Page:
The American population has relied on the Big Three proteins — beef, pork and chicken — for decades. Other meats get special occasions, particularly around the holiday seasons, but consumers have tended to stick with what they know for their everyday meal occasions.

That may be starting to change, thanks to a new generation of inquisitive and influential shoppers.  The Millennial generation is looking for new tastes, and lamb may be the protein with the most to gain.

“Countless surveys confirm that millennial shoppers, arguably considered the most influential population segment, are looking for new cuisines, flavors and dishes with ‘wow’ factor,” says Elizabeth Dressler, vice president, marketing and business development for Mountain States Rosen, Greeley, Colo. She points to a Datassential study that showed that lamb was the fastest-growing protein showing up on menus from 2010 to 2014.

“The unique flavor, strong nutrient profile and pure virtues of our Shepherd’s Pride and Cedar Springs natural American lamb make lamb an appealing alternative for millennials and adventurous eaters,” she adds.

Lamb has long been an entrée item in fine dining restaurants, and Dressler says that in recent years, lamb has experienced sustained growth both as an appetizer and also in midscale and casual restaurant settings.

“The processors are beginning to respond to these trends and initiating training and education for foodservice sales associates and chefs regarding the use of underutilized and lower-costing cuts/items,” she says, pointing to lamb grinds, shoulder and leg cuts and using lamb as an ingredient in salads and appetizers.

“These end-meat concepts create opportunities for chefs to control their center-of-the-plate costs while serving a desired, very high-end protein,” Dressler adds.

New product development is having an impact in positioning lamb for a new generation of diners. A rack of lamb may be a costly item to order at a restaurant or buy at a grocery store, but Superior Farms of Dixon, Calif., has released several new lamb products that are a more affordable and appealing way to put lamb on the plate. One such item was a lamb bacon product for the foodservice channel. Since introducing it, the company has received fantastic feedback, says Anders Hemphill, vice president of marketing and brand strategy.

“It’s a great way for chefs to differentiate and create some new flavors,” he says. “Some are using lamb bacon on lamb burgers, some are using it crumbled over Greek salad. We even tasted a great grilled cheese sandwich with lamb bacon.”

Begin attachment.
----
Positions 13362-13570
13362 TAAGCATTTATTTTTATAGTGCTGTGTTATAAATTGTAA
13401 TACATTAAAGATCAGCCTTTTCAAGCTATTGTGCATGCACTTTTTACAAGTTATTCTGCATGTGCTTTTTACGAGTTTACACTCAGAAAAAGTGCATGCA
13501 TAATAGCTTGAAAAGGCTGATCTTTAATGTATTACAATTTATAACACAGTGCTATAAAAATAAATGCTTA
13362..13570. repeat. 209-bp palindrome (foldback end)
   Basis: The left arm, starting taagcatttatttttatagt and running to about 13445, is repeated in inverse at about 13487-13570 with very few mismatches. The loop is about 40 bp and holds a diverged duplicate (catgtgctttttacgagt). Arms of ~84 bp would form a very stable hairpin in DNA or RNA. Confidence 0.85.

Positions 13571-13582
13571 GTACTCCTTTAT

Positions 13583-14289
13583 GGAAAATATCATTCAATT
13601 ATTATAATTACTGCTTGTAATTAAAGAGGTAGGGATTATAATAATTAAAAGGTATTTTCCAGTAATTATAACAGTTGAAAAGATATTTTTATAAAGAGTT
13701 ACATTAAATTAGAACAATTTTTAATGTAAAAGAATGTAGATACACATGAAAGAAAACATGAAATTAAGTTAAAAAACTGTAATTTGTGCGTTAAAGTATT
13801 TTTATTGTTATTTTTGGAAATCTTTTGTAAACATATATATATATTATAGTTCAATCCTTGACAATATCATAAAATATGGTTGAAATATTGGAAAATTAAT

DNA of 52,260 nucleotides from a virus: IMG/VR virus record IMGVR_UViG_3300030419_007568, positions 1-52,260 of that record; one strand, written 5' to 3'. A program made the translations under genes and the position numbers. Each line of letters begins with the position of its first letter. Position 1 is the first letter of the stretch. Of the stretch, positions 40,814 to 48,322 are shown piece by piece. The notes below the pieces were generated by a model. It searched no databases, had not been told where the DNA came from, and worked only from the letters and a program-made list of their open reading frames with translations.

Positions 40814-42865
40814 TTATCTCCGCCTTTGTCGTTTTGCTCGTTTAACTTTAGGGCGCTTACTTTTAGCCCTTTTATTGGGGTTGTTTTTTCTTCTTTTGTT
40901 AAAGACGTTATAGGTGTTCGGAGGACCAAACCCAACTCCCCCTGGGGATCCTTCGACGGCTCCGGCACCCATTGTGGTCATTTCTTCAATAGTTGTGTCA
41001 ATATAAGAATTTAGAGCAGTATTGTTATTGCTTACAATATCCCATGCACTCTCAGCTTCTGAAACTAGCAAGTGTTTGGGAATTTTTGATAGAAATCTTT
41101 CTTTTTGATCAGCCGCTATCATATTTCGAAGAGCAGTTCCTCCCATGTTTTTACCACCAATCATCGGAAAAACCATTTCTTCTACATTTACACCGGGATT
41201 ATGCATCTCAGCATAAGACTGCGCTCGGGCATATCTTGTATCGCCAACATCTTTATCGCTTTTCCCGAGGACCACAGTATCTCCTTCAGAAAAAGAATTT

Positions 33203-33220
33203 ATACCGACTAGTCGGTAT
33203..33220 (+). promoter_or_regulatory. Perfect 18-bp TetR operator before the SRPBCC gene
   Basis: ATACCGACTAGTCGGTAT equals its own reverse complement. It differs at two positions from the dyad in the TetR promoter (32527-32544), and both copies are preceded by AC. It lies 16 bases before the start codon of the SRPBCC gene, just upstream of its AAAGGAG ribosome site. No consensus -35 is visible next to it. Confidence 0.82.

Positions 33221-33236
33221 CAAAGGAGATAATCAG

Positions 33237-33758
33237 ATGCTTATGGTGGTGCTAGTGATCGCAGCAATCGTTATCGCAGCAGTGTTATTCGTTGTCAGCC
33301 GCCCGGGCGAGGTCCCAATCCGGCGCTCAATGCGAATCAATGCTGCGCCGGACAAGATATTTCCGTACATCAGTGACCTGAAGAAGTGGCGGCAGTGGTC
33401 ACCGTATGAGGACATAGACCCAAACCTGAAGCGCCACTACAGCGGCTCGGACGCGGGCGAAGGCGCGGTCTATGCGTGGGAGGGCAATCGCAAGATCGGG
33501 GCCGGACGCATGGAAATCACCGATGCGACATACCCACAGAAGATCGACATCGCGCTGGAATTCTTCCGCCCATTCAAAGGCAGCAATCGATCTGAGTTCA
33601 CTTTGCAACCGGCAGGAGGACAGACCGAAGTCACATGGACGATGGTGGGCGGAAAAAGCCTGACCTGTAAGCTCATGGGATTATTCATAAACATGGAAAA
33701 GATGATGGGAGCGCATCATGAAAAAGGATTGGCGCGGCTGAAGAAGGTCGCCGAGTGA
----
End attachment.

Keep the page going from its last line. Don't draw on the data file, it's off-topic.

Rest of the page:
Superior Farms introduced a line of pre-seasoned lamb burgers — Tuscan, Greek, Mushroom and Harissa — to make it easier for restaurants to introduce lamb in an easy-to-prepare fashion. The company also released a pre-cooked lamb shoulder to the foodservice market and pre-seasoned lamb leg steaks to retail. The pre-cooked shoulder eliminates hours of prep time and allows the preparer to simply warm the shoulder in hot water before using it in any application, from appetizers to sliders or tacos. The lamb steaks are vacuum sealed with a sprig of rosemary on each steak and can go straight from the shopping bag to the grill.

“Customers who have picked up these steaks at retail keep coming back for more,” Hemphill says. “We’ve seen dramatic growth in sales of these items among those retailers who are carrying them.”

Educating consumers is a key aspect of increasing lamb usage and raising the protein’s profile. Hemphill points out that consumers, who may love to eat lamb, are intimidated by the prospect of preparing it at home.

“A lack of confidence in preparing it is compounded by a price point that is higher than some other proteins,” he adds.

One effective way the company has utilized is in-store sampling, such as with the company’s pre-seasoned leg steaks.

“Giving someone a delicious bite and demonstrating how easy it is to prepare is critical,” he notes. “In January we sampled these steaks at a number of stores within a northern California grocery chain. In the four weeks following that sampling event, sales of that product across the entire chain were up 32 percent. Between January and May, sales of that product in that chain rose 400 percent.”

Mountain States Rosen’s Dressler notes that consumers are demanding that their food is produced in a way that is consistent with their own values. The company’s Shepherd’s Pride lamb is the only “Where Food Comes From” source-verified lamb in the U.S. and is being carried by more upscale retailers. Where Food Comes From Inc. is a provider of certification and verification services.

“By telling the story behind the product and putting grower information directly in the hands of the shopper, we’re able to bring traceability and transparency to the meat case,” she says.

Mountain States Rosen has also worked with popular and well-respected food, nutrition and lifestyle bloggers, many of whom were new to lamb.

“Their experimentation, shared learning, effusive testimonials and tantalizing recipes have really galvanized their legions of fans and followers,” Dressler says. “They speak earnestly about our lamb’s special qualities, affordability and nutrition.”

Many of those recipes were handheld lamb-serving suggestions, which help to dispel the notion that lamb is only for fancy, sit-down meals. Mountain States Rosen is also working on its product offerings to make lamb even more accessible to consumers.

“In addition to the forthcoming roll-out of our entirely new consumer-friendly packaging, we’ll be bringing to the market new value-added products for the convenience seeker and the adventurous, global foods tastemaker,” she says.